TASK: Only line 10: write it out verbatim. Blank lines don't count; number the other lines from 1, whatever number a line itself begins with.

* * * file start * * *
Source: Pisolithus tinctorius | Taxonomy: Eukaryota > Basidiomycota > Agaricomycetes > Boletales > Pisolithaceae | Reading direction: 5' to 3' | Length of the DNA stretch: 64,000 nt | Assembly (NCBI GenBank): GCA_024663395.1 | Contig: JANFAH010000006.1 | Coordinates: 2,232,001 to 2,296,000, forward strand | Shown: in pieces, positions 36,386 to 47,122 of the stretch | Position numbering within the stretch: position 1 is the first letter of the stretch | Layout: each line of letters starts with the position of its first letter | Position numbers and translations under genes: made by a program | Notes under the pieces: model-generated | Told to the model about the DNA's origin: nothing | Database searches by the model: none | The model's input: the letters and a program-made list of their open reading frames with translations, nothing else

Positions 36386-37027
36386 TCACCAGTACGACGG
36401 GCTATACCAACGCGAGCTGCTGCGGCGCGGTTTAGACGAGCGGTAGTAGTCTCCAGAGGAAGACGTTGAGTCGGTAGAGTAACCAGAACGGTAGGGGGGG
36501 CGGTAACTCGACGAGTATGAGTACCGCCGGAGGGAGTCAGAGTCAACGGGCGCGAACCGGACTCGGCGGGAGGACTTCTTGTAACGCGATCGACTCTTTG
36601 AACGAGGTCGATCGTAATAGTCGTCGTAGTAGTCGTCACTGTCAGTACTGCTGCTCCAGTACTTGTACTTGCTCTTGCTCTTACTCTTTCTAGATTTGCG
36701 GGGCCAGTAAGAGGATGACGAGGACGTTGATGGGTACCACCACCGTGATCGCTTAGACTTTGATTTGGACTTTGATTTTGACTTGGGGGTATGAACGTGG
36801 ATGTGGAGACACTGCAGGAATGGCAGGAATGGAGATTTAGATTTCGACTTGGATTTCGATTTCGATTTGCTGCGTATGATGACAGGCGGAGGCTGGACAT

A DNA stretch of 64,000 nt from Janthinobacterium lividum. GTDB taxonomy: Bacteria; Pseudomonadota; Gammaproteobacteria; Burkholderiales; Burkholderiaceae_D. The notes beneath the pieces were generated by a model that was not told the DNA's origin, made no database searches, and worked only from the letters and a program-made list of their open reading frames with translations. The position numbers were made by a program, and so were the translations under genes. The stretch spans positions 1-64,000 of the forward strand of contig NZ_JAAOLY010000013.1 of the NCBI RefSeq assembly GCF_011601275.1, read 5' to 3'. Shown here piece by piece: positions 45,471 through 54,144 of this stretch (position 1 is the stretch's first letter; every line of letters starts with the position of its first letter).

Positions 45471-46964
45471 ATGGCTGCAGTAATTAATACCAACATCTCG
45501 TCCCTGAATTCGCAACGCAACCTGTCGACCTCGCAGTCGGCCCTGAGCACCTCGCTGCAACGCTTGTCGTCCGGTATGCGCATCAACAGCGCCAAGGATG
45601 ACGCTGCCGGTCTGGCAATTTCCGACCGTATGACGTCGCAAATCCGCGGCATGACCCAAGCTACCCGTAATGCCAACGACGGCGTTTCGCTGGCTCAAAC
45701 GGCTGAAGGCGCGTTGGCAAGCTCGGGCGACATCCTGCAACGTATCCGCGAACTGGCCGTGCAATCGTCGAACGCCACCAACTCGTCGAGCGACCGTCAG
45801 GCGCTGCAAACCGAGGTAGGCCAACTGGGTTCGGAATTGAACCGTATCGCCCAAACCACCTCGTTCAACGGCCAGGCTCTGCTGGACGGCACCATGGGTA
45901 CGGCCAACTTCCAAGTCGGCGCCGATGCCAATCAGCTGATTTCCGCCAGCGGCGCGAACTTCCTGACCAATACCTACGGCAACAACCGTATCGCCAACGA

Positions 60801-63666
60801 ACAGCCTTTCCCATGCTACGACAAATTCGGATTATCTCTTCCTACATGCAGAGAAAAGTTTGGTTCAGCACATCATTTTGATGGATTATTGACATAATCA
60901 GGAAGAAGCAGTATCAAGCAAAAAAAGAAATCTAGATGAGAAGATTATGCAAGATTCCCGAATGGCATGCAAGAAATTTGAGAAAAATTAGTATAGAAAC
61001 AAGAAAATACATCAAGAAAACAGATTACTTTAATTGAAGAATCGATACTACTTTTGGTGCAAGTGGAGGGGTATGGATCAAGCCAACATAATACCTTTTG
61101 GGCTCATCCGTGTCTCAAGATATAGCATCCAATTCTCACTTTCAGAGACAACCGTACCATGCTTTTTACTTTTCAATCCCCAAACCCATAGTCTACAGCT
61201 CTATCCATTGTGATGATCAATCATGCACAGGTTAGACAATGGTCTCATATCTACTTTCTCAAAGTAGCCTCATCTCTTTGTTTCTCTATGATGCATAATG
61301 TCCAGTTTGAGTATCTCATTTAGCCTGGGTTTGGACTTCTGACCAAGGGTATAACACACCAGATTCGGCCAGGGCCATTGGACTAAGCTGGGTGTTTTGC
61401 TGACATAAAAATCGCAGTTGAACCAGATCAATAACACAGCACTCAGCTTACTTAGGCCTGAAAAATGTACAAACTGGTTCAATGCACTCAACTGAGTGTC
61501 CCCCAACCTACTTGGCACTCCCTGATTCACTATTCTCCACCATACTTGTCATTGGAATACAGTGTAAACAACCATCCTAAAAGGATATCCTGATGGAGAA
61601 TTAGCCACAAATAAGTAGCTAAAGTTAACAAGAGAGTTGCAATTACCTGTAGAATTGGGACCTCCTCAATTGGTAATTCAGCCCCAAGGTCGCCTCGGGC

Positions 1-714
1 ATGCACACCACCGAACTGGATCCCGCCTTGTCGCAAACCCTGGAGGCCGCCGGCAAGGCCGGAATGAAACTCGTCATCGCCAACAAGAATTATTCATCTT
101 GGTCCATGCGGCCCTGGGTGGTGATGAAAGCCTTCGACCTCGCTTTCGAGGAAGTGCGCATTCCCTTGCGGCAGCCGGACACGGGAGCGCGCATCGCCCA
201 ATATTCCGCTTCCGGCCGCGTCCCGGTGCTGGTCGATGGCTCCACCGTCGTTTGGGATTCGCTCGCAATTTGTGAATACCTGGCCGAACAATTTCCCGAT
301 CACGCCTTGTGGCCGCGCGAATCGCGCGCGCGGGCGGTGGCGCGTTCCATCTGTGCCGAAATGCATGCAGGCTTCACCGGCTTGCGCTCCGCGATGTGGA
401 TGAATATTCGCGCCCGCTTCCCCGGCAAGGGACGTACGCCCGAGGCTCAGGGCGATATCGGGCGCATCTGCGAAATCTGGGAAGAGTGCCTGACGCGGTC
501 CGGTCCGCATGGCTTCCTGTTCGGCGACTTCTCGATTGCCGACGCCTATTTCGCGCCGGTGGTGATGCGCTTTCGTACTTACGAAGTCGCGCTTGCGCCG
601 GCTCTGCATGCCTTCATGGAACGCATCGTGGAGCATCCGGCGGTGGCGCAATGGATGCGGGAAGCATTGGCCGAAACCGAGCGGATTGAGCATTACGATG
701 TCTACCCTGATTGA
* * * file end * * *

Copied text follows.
Positions 45471-46964